On a sopping Sunday in April, after months of meticulous planning, Animal Planet's cameras are ready to roll at the Baltimore County Kennel Club's annual dog show at the Maryland State Fairgrounds.
Like at any other dog show, pointers, retrievers, setters and spaniels parade before a judge, "sparkling" to applause. But on this day, special commentators are at ringside: former Olympians Donna de Varona and Wendy Hilliard, and international dog expert Wayne Cavanaugh. They're here to cover the dog show the way the Olympics are covered: by showcasing the event's elite athleticism, suspense and backstage pathos.
After the cameras stop and outtakes are swept from the #F editing-room floor, Animal Planet hopes it will have created a new hybrid for television and a new breed of dog show. The "National Dog Championships" will mix traditional dog-show coverage with close-and-personal views of the dog-show world's quirky personalities and passions. And it will create a new national dog competition, with dogs collecting Animal Planet points as they compete through the year at existing local dog shows across the country.
If Animal Planet can make this concept work -- television viewers can judge tomorrow, when the first of four shows airs -- it will be another coup for the fabulously successful niche network based in Bethesda.
Since debuting in late 1996, Animal Planet has become the fastest-growing cable network in a glutted field increasingly studded with specialty channels. It reaches 40 million homes and has gained 8.4 million subscribers this year alone. In comparison, the top cable channel, ESPN, reaches 67 million homes.
A Discovery Channel offspring, Animal Planet (motto: "All animals. All the time") grafts tried-and-true television formats onto animal-related coverage. "Emergency Vets," an "ER" knockoff, spins real-life narratives of animals treated at a Colorado veterinary clinic. "The Pet Shop" blatantly mimics the "Tonight Show," with host Andy Kindler bantering about dogs, cats and more exotic fauna, not their celebrity owners. "Horse Tales" is a 13-part PBS-esque series that traces the role of equines throughout history.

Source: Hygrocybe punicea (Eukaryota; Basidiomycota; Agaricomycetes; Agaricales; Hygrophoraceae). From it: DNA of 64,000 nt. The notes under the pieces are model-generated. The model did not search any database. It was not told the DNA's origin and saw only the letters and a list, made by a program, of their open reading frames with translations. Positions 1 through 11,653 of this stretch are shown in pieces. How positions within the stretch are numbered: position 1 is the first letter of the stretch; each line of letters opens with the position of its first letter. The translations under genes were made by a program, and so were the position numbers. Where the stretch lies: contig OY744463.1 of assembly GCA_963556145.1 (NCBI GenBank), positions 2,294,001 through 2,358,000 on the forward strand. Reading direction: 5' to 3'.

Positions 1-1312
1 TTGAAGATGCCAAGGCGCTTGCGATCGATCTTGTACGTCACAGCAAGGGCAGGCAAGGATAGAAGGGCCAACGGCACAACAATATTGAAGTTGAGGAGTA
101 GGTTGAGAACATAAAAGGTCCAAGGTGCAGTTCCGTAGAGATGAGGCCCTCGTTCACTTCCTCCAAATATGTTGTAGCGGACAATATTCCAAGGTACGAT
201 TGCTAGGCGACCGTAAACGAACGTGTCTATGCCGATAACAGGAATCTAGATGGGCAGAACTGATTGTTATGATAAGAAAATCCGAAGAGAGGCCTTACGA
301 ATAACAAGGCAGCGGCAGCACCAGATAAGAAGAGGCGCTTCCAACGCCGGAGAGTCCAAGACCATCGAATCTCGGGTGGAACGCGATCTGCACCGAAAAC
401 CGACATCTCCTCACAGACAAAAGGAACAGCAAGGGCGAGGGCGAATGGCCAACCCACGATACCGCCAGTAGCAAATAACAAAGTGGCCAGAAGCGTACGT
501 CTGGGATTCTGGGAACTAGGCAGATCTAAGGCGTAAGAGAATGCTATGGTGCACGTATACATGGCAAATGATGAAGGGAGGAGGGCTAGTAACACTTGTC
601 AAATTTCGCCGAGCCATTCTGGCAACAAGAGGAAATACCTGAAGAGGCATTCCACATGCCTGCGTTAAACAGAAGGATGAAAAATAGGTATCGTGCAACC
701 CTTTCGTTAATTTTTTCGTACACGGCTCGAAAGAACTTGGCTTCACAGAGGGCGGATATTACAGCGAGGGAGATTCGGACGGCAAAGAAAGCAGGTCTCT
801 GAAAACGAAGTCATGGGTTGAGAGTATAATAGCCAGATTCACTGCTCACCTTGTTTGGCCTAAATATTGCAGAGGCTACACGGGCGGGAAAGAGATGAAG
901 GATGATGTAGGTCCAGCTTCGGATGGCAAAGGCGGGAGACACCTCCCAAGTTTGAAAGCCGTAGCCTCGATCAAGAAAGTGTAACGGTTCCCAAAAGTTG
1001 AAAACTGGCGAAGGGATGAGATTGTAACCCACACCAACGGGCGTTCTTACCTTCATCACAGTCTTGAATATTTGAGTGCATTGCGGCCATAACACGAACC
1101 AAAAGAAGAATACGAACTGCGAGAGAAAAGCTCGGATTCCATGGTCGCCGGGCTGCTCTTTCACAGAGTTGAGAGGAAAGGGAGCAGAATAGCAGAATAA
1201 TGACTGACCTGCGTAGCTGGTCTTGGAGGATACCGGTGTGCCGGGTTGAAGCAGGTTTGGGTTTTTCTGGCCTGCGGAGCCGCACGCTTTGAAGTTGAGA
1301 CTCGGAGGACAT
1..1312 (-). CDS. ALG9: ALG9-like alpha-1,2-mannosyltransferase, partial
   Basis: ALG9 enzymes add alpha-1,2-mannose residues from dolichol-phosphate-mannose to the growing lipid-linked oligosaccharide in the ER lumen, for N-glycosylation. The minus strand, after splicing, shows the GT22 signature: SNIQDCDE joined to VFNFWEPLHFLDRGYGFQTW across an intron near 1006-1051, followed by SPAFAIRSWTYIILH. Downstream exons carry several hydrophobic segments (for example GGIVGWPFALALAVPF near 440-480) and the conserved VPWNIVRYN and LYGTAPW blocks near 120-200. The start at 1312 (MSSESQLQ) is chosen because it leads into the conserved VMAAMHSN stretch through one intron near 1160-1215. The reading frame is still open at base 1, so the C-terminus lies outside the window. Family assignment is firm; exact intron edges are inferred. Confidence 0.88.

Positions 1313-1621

"National Dog Championships" is the logical extension of Animal Planet's programming strategy. It will highlight plucky contenders, puppies on the threshold of stardom, dedicated handlers and behind-the-scenes drama.
"We're going to make [the audience] care," says David E. Gerber, the network's director of production.
Capturing the "entire dog show experience" is a departure from coverage on the Outdoor Life channel and ESPN, where one or two cameras statically document the competitions, and interviews with handlers and trainers are sparse.
Using computer graphics, "National Dog Championships" will explain "reasons behind competition rules and regulations and judging standards," Gerber says. And because audiences "want know who to root for," dogs on a winning track will be followed, up to their crowning moment.
With the assistance of a dog-show production company, Animal Planet has devised a "National Dog Championship" scoring system that awards points for participation in 30 AKC shows. (Only dog shows in Baltimore, Houston and Phoenix and a fourth, undetermined city, will be taped and televised.) Early next year, the top 36 point earners will meet in the finals of the Animal Planet Dog Championships, and one lucky dog will receive the Eukanuba Cup, named after the contest's sponsor, an Iams dog food brand.
Ideally, Animal Planet will not alter a dog show in observing it: "We're not asking them to change the way these dog shows are held," Gerber says. "We're changing the way the audience at home sees it."
To that end, Animal Planet hired Trans World International -- a sports-television production company more accustomed to documenting golf, skating and the Whitbread than dog shows.
Dog show veterans, like Don Peacock, president of the Baltimore County Kennel Club, are enthusiastic about the chance to expose a widespread passion to an even broader audience. And, "the club feels that it is a real feather in our cap that Animal Planet has elected us as their prototype," Peacock says. Animal Planet chose the Baltimore County show as the series' launching point because it's well-established, attracts high-caliber dogs and is close to the channel's Bethesda headquarters.
Still, the Animal Planet and Trans World crews have their work cut out. A tight shot of competitors might make good TV, Cavanaugh says, but handlers "don't care about getting a dog's best profile if it's interrupting their flow."
Greetings from Baltimore
So far, so good on this day at the Maryland State Fairgrounds. The Baltimore County Kennel Club's annual show, the state's largest with 2,700 dogs, is running smoothly, barring a few complications. (The judges, for example, aren't keen on using the "telestrator" to circle finalists the way John Madden circles football plays on winter Sundays on an identical monitor. The idea is ditched.)